Monday, June 29, 2015
Life on the Flats on a Dropping Tide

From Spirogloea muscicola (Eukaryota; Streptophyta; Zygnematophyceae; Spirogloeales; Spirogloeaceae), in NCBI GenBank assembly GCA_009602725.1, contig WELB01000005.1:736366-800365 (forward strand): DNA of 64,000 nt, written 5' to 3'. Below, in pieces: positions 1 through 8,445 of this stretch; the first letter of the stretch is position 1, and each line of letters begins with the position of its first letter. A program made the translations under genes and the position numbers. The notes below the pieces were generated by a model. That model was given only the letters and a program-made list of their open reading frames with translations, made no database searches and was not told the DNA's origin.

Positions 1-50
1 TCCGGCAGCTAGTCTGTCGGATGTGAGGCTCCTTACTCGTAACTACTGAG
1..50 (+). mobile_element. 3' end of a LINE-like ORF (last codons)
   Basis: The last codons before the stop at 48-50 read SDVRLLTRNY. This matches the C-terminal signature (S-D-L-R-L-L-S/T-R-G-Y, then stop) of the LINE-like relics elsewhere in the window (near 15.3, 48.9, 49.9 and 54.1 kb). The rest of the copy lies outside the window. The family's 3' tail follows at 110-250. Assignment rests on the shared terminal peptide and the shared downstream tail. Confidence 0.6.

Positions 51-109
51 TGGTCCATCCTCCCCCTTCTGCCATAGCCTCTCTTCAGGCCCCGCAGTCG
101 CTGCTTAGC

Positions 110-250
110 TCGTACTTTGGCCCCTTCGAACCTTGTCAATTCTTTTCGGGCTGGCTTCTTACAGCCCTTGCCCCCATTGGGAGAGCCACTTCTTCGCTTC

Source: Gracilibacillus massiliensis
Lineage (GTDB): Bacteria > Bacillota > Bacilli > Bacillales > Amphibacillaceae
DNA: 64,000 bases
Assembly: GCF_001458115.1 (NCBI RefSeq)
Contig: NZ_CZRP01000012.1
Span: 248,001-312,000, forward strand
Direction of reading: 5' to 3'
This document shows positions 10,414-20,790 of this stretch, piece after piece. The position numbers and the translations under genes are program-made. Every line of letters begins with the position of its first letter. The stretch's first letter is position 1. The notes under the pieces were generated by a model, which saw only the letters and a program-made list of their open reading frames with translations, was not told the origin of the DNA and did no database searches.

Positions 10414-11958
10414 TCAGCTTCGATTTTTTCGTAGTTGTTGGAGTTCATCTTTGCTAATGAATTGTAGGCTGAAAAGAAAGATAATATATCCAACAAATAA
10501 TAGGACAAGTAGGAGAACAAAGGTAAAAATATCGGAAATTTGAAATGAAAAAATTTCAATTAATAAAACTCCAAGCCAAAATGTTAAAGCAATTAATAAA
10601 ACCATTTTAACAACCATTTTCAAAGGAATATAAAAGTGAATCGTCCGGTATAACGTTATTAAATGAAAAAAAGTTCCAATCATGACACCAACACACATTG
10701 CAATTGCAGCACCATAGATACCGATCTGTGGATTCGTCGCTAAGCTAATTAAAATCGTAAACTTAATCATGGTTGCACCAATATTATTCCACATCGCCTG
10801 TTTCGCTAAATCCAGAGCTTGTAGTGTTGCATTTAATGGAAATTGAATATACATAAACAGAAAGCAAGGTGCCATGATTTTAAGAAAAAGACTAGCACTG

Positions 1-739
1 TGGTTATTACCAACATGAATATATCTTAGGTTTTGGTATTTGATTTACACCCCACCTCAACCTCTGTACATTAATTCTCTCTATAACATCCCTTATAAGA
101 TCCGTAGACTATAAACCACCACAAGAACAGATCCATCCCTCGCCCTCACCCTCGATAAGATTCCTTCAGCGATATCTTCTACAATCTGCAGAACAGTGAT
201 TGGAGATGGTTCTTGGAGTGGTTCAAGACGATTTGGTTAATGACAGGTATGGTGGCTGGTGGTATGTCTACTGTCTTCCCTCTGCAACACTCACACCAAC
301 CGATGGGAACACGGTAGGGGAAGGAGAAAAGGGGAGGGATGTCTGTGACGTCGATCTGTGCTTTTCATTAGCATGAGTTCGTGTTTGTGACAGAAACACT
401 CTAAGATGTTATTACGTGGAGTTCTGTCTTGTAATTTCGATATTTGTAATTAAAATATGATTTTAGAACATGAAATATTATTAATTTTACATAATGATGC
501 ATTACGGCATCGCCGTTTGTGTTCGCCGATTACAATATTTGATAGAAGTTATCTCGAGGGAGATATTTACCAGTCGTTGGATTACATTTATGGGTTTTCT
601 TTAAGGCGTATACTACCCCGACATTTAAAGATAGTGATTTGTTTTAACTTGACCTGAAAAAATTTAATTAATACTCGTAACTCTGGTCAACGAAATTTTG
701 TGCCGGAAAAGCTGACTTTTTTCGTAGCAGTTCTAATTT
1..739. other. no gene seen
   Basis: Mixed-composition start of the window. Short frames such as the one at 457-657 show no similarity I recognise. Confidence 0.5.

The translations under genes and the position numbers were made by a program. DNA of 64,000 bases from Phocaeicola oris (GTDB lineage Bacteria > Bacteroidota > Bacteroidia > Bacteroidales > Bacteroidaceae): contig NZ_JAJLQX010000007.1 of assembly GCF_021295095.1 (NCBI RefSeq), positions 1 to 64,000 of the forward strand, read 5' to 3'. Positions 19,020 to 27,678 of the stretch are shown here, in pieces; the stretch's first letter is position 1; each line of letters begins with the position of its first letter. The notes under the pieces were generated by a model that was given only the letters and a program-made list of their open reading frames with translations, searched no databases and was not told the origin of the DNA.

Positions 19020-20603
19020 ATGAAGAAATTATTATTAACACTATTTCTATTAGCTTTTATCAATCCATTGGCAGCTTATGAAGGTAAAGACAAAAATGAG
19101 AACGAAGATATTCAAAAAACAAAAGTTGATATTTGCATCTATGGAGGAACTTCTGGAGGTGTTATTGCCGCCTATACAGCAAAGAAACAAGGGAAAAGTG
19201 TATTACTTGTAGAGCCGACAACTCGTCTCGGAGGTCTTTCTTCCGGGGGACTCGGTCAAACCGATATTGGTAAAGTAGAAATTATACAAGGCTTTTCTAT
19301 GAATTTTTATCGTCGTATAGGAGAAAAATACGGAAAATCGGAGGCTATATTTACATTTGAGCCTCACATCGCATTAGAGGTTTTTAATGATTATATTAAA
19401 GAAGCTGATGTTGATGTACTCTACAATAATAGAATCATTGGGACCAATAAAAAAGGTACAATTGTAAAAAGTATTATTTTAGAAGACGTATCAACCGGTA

I went fishing Sunday morning out at Hickam Flats. Lots to see if you looked for the small things. Life is tough on all of the Earth's inhabitants. If you're in the food chain, someone is always trying to make a meal out of you - and in between dodging predators, you have to make improvements to your abode, find a mate, eat your own food and survive to rigors of the environment around you. During the spring tides, huge sections of this flat go dry for three hours at a time. During this low water periods, you can see a lot of life that usually hides under a lot of water. These crabs were dead when I saw them (not sure why). On the walk out to the edge of the flat, I saw a Hawaiian Feather Duster. This guy was coming out of the ground - normally they have tube structures they live in (this one is mostly likely still in a tube, but formed it in a hole left by something else). These mangrove roots provide a great place for juvenile fish to grow. If you look at the image closely, you'll see small Sergeant Majors and Convict Tangs (Manini). I ended up fyfishing first. I had a school of papio chasing one of the rabbit fur flies I tied up, but they didn't hit the fly - they only chased it as fast as I could strip it. Here is a picture of a used Abel Super 8 reel I recently picked up (great deal on this capable reel). As the tide turned and started to fill in again, I decided to switch to spinning gear. After a whole lot of casting and zero catching, I decided to move in to shallower water and see if the bonefish, goatfish and papio had moved in to the murky water zone. I'm glad I did - this lone papio hit a 1/12 ounce silver kastmaster and prevented a skunking. I definitely catch more using bait - but this time was more about seeing than catching.